cancer cell

07/16/2014 - 09:16

Scientists have designed a new self-assembling nanoparticle that targets tumours, to help doctors diagnose cancer earlier. The new nanoparticle, developed by researchers at Imperial College London, boosts the effectiveness of Magnetic Resonance Imaging (MRI) scanning by specifically seeking out receptors that are found in cancerous cells. 

05/08/2014 - 11:01

After cancer spreads, finding and destroying malignant cells that circulate in the body is usually critical to patient survival. Now, researchers reporting in the Cell Press journal Chemistry & Biology have developed a new method that allows investigators to label and track single tumor cells circulating in the blood. This advance could help investigators develop a better understanding of cancer spread and how to stop it.

05/07/2014 - 06:41

Eczema caused by defects in the skin could reduce the risk of developing skin cancer, according to new research by King’s College London. The immune response triggered by eczema could help prevent tumour formation by shedding potentially cancerous cells from the skin.

 

05/06/2014 - 14:58

Rice University scientists have designed a tunable virus that works like a safe deposit box. It takes two keys to open it and release its therapeutic cargo. The Rice lab of bioengineer Junghae Suh has developed an adeno-associated virus (AAV) that unlocks only in the presence of two selected proteases, enzymes that cut up other proteins for disposal. Because certain proteases are elevated at tumor sites, the viruses can be designed to target and destroy the cancer cells.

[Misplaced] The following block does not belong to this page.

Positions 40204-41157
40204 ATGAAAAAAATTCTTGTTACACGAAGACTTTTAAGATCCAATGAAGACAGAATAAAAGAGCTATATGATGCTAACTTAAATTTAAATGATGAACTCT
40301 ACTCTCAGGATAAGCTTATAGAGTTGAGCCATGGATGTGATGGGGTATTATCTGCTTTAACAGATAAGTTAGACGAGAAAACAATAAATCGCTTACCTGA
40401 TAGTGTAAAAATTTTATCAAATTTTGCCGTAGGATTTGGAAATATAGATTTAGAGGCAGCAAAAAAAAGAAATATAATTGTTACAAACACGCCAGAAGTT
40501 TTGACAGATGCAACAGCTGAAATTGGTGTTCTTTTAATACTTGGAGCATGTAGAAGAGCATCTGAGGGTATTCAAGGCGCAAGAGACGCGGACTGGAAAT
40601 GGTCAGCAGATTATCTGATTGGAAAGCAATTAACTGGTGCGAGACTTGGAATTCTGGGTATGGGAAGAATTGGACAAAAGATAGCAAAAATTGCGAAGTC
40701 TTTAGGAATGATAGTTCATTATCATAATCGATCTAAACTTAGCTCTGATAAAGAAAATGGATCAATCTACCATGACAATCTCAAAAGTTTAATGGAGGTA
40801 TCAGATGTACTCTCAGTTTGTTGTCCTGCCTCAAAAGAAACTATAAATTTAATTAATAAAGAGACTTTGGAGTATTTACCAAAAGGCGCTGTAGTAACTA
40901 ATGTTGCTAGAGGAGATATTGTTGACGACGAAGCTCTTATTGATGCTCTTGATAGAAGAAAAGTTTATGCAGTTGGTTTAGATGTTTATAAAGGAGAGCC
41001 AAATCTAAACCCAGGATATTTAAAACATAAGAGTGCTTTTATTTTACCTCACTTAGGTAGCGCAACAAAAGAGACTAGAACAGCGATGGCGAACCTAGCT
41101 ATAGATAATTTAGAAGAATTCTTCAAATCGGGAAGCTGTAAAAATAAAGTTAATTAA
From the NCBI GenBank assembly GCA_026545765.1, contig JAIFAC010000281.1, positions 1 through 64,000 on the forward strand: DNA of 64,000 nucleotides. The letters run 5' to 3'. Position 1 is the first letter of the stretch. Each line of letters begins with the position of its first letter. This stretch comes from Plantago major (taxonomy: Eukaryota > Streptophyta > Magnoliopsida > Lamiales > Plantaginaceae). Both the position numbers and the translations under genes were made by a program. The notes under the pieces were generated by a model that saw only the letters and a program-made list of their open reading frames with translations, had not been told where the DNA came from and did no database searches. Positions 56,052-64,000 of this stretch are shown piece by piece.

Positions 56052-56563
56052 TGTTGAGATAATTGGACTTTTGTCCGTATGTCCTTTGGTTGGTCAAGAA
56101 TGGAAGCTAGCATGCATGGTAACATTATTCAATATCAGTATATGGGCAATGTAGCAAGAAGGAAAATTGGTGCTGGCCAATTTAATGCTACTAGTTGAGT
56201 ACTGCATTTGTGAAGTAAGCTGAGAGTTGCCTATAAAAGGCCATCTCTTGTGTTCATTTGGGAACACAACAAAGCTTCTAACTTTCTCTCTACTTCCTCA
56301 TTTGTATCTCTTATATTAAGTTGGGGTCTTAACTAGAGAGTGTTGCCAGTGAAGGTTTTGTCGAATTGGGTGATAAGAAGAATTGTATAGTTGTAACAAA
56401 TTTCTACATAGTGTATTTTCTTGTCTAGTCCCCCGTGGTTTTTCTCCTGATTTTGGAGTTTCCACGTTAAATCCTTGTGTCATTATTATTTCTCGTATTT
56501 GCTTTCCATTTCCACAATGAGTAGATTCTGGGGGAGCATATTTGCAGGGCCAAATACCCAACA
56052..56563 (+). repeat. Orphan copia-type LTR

04/21/2014 - 11:40

Most drugs used to treat lung, breast and pancreatic cancers also promote drug-resistance and ultimately spur tumor growth. Researchers at the University of California, San Diego School of Medicine have discovered a molecule, or biomarker, called CD61 on the surface of drug-resistant tumors that appears responsible for inducing tumor metastasis by enhancing the stem cell-like properties of cancer cells.

04/11/2014 - 09:34

The cancer protein KRas is a factor in the development of several types of cancer. Mutated KRas, for example, can be found in a large number of all tumour cells in patients with pancreatic cancer. It sits on the inner leaflet of the cell membrane and relays signals into the cell’s interior. Scientists at the Max Planck Institute of Molecular Physiology in Dortmund have now discovered why KRas is almost exclusively found at the cell membrane when observed under the microscope.